History and Ecology
Field Trip with Briceville and
 Elk Valley Elementary
School Students

Friday, May 16, 2008

Welsh miners settled in Coal Creek after the Civil War, but many of them lost their jobs when convict laborers were brought to work in area mines by the State of Tennessee in 1877.  Some of the Welsh miners who lost their jobs, and their families, moved north along the railroad and settled in Elk Valley. 


Fort Anderson on Militia Hill as seen looking
up from the convict stockade during
the Coal Creek War
(From Harpers Weekly Magazine, 1892)

After more miners lost their jobs to the convict lease system in 1891, miners went to war with the State of Tennessee during the Coal Creek War.  Miners from Elk Valley rallied to support the miners of Coal Creek in their fight to oppose the use of convicts in the mines.  Although the miners lost the final battle, they won the war when the Tennessee General Assembly abolished the convict lease system in 1895 and built Brushy Mountain State Prison.

After the Fraterville Mine exploded in 1902, Coal Creek miners again sought help from the miners of Elk Valley.  Phillip Francis, a Welsh miner from Jellico, travelled by train with miners from Jellico and Elk Valley to assist with rescue efforts, and then to recover the bodies of the 216 miners who died at Fraterville. 

Click on small images to enlarge:


Students reading the farewell
message of Powell Harmon and Jacob Vowell
as they visit Leach Cemetery

On May 16, 2008, 5th and 6th grade students from Elk Valley Elementary School travelled to Coal Creek and joined 4th and 5th grade students from Briceville Elementary School on a tour of historic sites.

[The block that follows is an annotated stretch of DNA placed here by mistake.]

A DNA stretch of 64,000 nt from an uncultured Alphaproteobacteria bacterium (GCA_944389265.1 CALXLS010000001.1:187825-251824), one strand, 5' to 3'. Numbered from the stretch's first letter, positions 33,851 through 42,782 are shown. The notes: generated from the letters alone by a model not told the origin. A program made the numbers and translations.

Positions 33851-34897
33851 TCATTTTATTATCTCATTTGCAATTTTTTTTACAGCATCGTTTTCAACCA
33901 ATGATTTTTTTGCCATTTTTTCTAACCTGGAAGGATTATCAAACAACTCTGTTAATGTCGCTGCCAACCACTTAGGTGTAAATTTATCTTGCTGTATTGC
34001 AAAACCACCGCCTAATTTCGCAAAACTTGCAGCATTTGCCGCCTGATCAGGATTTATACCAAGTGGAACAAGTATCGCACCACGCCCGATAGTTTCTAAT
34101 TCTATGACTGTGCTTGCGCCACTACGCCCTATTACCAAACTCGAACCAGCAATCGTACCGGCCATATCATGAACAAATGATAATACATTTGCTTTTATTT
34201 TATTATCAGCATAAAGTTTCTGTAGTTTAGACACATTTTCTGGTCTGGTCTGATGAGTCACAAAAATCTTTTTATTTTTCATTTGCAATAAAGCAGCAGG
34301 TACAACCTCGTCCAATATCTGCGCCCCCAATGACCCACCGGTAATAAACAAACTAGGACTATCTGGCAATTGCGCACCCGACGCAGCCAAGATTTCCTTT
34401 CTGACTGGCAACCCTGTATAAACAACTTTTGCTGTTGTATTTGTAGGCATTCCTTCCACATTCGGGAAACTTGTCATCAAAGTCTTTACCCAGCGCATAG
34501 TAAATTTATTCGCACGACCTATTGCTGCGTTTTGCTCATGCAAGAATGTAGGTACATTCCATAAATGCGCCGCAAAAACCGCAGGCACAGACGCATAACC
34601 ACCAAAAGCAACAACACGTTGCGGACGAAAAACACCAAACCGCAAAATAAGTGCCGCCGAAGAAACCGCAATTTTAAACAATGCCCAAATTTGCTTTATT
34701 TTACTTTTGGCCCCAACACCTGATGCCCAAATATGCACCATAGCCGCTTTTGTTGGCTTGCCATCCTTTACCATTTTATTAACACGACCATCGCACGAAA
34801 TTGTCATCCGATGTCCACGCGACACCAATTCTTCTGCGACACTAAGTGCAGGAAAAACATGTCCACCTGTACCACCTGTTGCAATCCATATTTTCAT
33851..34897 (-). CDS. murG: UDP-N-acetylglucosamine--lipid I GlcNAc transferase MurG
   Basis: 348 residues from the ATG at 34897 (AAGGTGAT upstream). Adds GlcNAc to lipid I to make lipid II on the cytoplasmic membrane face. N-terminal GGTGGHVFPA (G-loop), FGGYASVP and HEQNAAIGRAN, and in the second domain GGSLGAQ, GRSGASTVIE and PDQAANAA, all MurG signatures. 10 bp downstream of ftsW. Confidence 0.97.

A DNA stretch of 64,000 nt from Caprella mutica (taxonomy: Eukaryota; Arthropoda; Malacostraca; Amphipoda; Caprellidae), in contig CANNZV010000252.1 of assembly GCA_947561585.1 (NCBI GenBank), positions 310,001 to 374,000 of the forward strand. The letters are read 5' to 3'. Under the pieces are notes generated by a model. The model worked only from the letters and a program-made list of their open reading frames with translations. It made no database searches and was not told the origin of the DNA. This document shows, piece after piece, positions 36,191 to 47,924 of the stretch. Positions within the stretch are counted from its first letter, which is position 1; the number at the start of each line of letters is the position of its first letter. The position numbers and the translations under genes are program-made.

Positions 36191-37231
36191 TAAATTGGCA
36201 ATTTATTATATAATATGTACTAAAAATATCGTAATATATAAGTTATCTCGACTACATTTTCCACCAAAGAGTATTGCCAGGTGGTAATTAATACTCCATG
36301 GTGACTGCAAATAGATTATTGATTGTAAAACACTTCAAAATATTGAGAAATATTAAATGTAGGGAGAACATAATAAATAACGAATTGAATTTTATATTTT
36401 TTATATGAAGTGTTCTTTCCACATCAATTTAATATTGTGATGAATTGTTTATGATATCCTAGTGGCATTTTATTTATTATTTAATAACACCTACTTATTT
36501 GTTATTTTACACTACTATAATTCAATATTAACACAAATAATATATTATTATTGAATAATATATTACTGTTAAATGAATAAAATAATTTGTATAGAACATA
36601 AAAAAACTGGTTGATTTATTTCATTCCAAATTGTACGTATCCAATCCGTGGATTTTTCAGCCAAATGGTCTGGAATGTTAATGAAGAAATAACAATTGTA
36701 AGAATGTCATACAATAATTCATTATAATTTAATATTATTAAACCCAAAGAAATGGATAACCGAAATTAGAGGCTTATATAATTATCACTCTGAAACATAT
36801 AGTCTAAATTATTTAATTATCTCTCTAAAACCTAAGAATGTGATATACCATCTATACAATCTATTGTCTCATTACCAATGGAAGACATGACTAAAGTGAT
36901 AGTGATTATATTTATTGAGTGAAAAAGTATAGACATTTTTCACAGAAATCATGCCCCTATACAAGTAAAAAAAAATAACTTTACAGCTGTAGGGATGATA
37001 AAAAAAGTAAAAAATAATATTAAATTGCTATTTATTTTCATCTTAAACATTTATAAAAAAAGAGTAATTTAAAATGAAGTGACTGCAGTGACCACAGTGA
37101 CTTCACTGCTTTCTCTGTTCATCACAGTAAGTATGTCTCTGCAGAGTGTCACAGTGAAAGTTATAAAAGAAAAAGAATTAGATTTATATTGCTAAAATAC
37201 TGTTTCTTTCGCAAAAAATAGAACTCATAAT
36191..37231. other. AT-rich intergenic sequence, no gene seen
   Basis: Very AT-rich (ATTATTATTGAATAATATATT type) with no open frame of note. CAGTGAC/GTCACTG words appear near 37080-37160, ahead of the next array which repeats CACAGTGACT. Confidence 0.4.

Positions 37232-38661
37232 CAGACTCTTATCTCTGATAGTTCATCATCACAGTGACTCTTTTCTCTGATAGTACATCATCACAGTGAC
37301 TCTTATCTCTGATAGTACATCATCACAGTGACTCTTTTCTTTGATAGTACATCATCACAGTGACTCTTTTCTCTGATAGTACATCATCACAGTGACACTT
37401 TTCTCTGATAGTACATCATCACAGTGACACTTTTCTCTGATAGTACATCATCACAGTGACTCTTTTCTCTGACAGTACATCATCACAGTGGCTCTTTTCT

At Militia Hill, we visited the site where the Tennessee Militia built Fort Anderson as a base to fight the miners who opposed the use of convicts in the mines.  Soldiers and convicts cleared the trees from Militia Hill during construction of the fort in 1892.  At that time before the chestnut blight, one in four trees in Appalachian forests was an American chestnut.  Students planted American chestnut trees to begin restoration of the site. 


Students planted an American
Chestnut at Militia Hill

At Leach Cemetery, we visited the graves of miners who died after the Fraterville Mine explosion and read the farewell letters they wrote.  At Norris Dam we learned about efforts to restore native warm-water fish species to Coal Creek that are reluctant to migrate through the cold water of the Clinch River to repopulate Coal Creek now that water quality has improved.  We also discussed how Tennesseans still get 64% of our electricity from coal-fired power plants.
Last, but not least, students will ate lunch at Cracker Barrel before returning to their respective schools.

Click on small images to enlarge:


Fraterville Miners' Circle placed on the
National Register of Historic Places in 2005


Students retrace the steps of the storming
of Fort Anderson during the
Coal Creek War


Click on image for PDF of pages
"Tennessee Blue Book -- A History of  Tennessee"
about the Coal Creek War

 

Click on image to enlarge



Historical marker at
Briceville Elementary School

 
Click on image to enlarge:

Briceville students made a stop at historic Drummond Bridge where Dick Drummond was hung during the Coal Creek War of 1891-1892

Students with the last name of "Elliott" stopped at the grave of Fraterville miner James Elliott whose farewell message is inscribed on his headstone at Leach Cemetery

Students received bandanas to wear which was the uniform of the Coal Creek miners during the Coal Creek War

American
Chestnut
seedling
planted

Students
at Militia
Hill

Leach
Cemetery

Norris
Dam
visit

Let's eat at
Cracker Barrel!!!

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